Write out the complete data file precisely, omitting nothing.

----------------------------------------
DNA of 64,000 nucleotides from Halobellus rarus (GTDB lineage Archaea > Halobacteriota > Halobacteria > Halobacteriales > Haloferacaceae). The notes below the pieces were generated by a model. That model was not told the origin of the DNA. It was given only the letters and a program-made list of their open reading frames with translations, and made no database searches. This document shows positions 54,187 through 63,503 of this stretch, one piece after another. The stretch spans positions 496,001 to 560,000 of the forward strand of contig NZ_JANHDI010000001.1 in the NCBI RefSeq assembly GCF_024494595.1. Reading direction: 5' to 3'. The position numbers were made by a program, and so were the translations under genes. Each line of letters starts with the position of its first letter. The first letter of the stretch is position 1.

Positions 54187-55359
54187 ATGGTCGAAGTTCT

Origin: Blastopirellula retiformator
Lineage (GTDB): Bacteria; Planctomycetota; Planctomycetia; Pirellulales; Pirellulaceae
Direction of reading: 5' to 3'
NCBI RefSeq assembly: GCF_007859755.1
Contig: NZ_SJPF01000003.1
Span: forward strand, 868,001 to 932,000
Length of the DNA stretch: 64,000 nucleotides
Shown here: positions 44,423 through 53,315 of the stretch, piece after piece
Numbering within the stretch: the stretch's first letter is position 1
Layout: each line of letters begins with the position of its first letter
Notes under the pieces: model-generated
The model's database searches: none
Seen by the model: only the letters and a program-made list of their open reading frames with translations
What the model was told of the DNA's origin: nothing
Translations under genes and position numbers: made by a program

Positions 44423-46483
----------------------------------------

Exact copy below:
DNA of 64,000 nucleotides from Halobellus rarus (GTDB lineage Archaea > Halobacteriota > Halobacteria > Halobacteriales > Haloferacaceae). The notes below the pieces were generated by a model. That model was not told the origin of the DNA. It was given only the letters and a program-made list of their open reading frames with translations, and made no database searches. This document shows positions 54,187 through 63,503 of this stretch, one piece after another. The stretch spans positions 496,001 to 560,000 of the forward strand of contig NZ_JANHDI010000001.1 in the NCBI RefSeq assembly GCF_024494595.1. Reading direction: 5' to 3'. The position numbers were made by a program, and so were the translations under genes. Each line of letters starts with the position of its first letter. The first letter of the stretch is position 1.

Positions 54187-55359
54187 ATGGTCGAAGTTCT

Origin: Blastopirellula retiformator
Lineage (GTDB): Bacteria; Planctomycetota; Planctomycetia; Pirellulales; Pirellulaceae
Direction of reading: 5' to 3'
NCBI RefSeq assembly: GCF_007859755.1
Contig: NZ_SJPF01000003.1
Span: forward strand, 868,001 to 932,000
Length of the DNA stretch: 64,000 nucleotides
Shown here: positions 44,423 through 53,315 of the stretch, piece after piece
Numbering within the stretch: the stretch's first letter is position 1
Layout: each line of letters begins with the position of its first letter
Notes under the pieces: model-generated
The model's database searches: none
Seen by the model: only the letters and a program-made list of their open reading frames with translations
What the model was told of the DNA's origin: nothing
Translations under genes and position numbers: made by a program

Positions 44423-46483